or, “Knitting in the Orchestra Pit” In late November 2001, I started working for a production of My Fair Lady at Arizona Theatre Company. The show opened in Tucson in December and went to Phoenix in January 2002. There were about 75 performances altogether. Added to the touring production with Richard Chamberlain I did a few years earlier, I’ve done this show at least 91 times!
On Wednesday of the week before Thanksgiving, I moved into the apartment that the company provided in Tucson. On Thursday we had 5 hours of rehearsal on My Fair Lady, then I drove to Phoenix (eating dinner in the car), rested for about 30 minutes in the parking garage, and played Mozart’s Don Giovanni for Arizona Opera. I drove back to Tucson after the opera because home was 30 minutes in the other direction. I repeated this routine on Friday and Saturday, except Saturday night I got to stay home, the final performance of Mozart being on Sunday afternoon. During my night driving, I was entertained by the Leonid meteor showers. I jammed all my private lessons into Monday and drove back to Tucson on Tuesday for rehearsals the rest of the week.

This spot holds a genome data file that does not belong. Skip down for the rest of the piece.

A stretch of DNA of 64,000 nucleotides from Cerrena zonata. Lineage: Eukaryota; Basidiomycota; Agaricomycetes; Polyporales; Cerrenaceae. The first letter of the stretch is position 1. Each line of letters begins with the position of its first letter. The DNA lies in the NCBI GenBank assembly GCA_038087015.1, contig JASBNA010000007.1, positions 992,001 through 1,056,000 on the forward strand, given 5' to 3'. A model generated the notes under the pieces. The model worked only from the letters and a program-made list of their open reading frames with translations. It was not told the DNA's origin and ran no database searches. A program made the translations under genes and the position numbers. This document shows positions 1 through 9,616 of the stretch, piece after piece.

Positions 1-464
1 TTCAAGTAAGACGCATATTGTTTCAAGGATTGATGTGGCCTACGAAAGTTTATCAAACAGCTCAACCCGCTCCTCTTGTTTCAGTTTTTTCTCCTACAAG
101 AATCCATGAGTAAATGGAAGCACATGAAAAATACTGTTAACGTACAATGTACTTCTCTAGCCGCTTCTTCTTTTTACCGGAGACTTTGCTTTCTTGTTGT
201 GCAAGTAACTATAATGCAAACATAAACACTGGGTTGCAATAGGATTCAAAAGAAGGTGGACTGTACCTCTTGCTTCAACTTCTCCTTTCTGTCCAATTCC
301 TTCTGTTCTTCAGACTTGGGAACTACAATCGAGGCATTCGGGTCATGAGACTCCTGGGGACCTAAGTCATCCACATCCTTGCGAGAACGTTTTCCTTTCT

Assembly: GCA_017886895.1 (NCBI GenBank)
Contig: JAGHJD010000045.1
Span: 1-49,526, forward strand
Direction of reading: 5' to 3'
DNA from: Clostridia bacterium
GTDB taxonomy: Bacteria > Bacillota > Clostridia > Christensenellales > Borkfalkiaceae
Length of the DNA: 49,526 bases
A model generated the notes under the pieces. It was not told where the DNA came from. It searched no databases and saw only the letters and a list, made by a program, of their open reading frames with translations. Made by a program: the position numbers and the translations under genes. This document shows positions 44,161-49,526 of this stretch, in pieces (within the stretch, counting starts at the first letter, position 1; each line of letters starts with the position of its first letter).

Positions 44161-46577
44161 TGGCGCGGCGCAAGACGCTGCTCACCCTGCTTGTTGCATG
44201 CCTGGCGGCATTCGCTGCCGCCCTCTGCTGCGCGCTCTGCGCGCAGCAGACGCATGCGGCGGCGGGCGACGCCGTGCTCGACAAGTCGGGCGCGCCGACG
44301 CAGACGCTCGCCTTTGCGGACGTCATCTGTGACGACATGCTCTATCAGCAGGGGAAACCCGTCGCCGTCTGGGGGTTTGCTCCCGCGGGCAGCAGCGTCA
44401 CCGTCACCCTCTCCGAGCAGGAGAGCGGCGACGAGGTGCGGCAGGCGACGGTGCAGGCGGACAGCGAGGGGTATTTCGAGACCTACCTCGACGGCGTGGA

By the time Thanksgiving arrived I was in no mood to spend any time in the car! I talked my husband into coming down to spend the weekend with me. On Friday we went to Purls yarn shop and I talked him in to buying me:
- Shawls and Scarves: The Best of Knitter’s Magazine
- 2 skeins of Lorna’s Laces Helen’s Lace
- Needles: 1 set of dp, and 2 different lengths of circulars
It all came to about $95. Today, I think it would be almost twice that… I cast on immediately and spent all my off-hours knitting the shawl.
There is quite a bit of dialog in My Fair Lady. Many musicians read during dialog, but I’m always afraid that I’ll get too engrossed and miss an entrance, so I usually just sit there or watch the stage (if I can see the stage). After a week I realized that a couple of the dialog sections were pretty long, so I brought my shawl and worked on it: yarn in a bag on the floor, bass leaning against me for quick retrieval, and pretty much in the dark. There are probably lots of mistakes, but I haven’t searched for them. I finished it a few weeks after the show closed.
The pattern is “Dayflower Daydream” and was designed by Eugen Beugler.